“They don’t make music like that anymore.” I hear that a lot these days. Usually this lament is uttered by someone my age listening to an oldies radio station or commenting on a song I’ve sung on one of my piano bar gigs, but I’ve heard it from young eighties-music-loving twenty-year-olds too. So is it true? Is anyone writing “good” music anymore? Well, the answer is no…and yes.
Think about your favorite music. Chances are, much of the music you love you discovered when you were in your teens and twenties. This is typically the time when one is trying to define oneself, when the deep questions of identity and purpose and meaning and acceptance become prominent in one’s life. And music is one of the ways in which we define ourselves. My twin daughters are now fourteen, and the music they listen to (wholly other than mine) is completely specific to their subculture and their relationships. Their music is a part of how they are discovering who they are.
Music, like any other cultural artifact, helps define us. And in doing so, it also helps us make sense of the world as well. Bing Crosby released “I’ll Be Home For Christmas” during the winter of 1943, and it immediately captured the sentiment of an entire nation dealing with the uncertainty of world war. The Beatles sang “All You Need Is Love” in the summer of 1967, and it became the defining moment for a decade of peace-seeking hippies marching for change. Kurt Cobain delivered the anarchistic “Smells Like Teen Spirit” in the nihilistic nineties, and it not only propelled Nirvana to the top of the rock charts, it became an anthem for the ironically-tinged Generation X. The War generation, the hippy generation, even Gen X—Music has defined all of us. As poet Ralph Waldo Emerson confirms, “Music takes us out of the actual and whispers to us dim secrets that startle our wonder as to who we are, and for what, whence, and whereto.”
Music is also a language of feelings. It is indeed true that music can sooth the savage breast. But it can also make us feel happy or sad, pensive or elated, boisterous or quiet, angry or indifferent. We have all felt pride as we stood for the National Anthem; quiet, interior peace at the hushed singing of “Silent Night”, anticipation at the promenade of “Pomp and Circumstance”; and butterflies in the stomach at the opening notes of the “Wedding March.” Evocative, emotive, enfolding, music delivers an unspoken dialogue of mood and sentiment, stirring and spirituality. Music, as they say, is what feelings sound like.
There can be only one reason why music has this much expressive, evocative power to us. It is because God designed it—and us—that way. This is one of the on-going themes of this blog. God gave us the imagination and ability to create musical instruments—ten-string lyres and djembes and saxophones and electric guitars—and he gave us the facility to play them. As Shakespeare penned, “Is it not strange that sheep’s guts should hale souls out of men’s bodies?” Equally mind-blowing, he created a world where the physics of sound—from the invisible gradations in air pressure that make up sound waves to the impressively complicated design of the inner ear and the brain—can exist. And finally, God, who made us in his image, imbedded into us the internal aesthetic that causes music and beauty to move our hearts, stir our souls. If you think about it, the simple act of turning on your car radio—mechanically, psycho-acoustically, emotionally, and spiritually—is nothing short of a miracle.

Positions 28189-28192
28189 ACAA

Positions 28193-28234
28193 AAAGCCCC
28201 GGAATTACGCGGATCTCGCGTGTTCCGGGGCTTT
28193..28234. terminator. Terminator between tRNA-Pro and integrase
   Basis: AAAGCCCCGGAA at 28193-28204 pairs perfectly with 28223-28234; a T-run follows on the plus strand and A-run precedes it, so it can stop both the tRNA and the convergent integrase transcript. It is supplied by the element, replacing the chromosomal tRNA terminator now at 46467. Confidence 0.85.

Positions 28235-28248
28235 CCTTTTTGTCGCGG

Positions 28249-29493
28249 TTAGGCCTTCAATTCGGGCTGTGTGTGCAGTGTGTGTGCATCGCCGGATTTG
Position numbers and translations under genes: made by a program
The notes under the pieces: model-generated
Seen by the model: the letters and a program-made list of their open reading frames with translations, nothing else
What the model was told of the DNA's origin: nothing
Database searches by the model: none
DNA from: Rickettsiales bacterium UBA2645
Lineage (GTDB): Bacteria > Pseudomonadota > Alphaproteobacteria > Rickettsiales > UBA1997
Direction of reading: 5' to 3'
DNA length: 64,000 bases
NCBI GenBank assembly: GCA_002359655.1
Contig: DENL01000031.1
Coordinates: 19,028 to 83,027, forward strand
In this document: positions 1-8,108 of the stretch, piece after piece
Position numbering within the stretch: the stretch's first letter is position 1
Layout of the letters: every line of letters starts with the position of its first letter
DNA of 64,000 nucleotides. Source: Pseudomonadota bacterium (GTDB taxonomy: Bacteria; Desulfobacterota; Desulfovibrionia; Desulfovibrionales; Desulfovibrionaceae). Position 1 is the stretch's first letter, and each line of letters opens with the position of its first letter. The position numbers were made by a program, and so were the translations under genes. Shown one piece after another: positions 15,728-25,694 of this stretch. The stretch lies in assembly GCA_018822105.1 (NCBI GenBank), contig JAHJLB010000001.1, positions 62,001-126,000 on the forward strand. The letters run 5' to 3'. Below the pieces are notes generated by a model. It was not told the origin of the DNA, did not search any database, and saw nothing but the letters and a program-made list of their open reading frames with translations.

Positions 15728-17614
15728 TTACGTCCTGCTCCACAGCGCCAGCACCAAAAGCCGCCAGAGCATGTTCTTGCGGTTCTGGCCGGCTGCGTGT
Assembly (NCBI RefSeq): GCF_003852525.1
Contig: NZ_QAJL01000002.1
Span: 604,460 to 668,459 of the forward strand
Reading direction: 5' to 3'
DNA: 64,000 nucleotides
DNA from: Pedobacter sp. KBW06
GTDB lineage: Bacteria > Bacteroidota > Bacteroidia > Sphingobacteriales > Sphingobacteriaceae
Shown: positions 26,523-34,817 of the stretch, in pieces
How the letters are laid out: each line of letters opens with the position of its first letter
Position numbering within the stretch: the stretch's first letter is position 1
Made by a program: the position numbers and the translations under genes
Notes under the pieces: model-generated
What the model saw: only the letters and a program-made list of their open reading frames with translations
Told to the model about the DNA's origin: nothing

That we are moved by the crescendo of a symphony orchestra or the hush of a lullaby is not an accident. God wanted us to have this very special gift: music. Simply put, God, who is a Being of perfect emotion and passion, is a big fan of music. All kinds of music.
Because music is an expression of our feelings and emotions, we use music to define who we are. And this is especially true when we are in our teens and twenties. So my theory is this: The “good” music we refer to is typically the music of our own generation. Because we have implicitly defined ourselves that way. And this is both good and bad. Good in that music gives us a mode of expression. Bad in that our personal preferences can make us myopic to the larger genres of music that exist in the world.
If we’re honest with ourselves, we would be quick to admit that there’s an awful lot of bad music that was written in the sixties, the seventies, the eighties, the nineties. And if you listen with an open mind and heart, you can discover a lot of good music written today.
My twin girls and I will be riding in the car, and as is typical, I let them pick the radio station. Now I don’t let them blast the song, mostly because I want to talk to them about the music they listen to when it’s playing. I’ll ask them if they like a particular song and why, and I’ll offer my opinions as well. Because I want to model to them that music isn’t a static thing. Style and genre and artists change, but there will always be good music.
If you take the time to listen.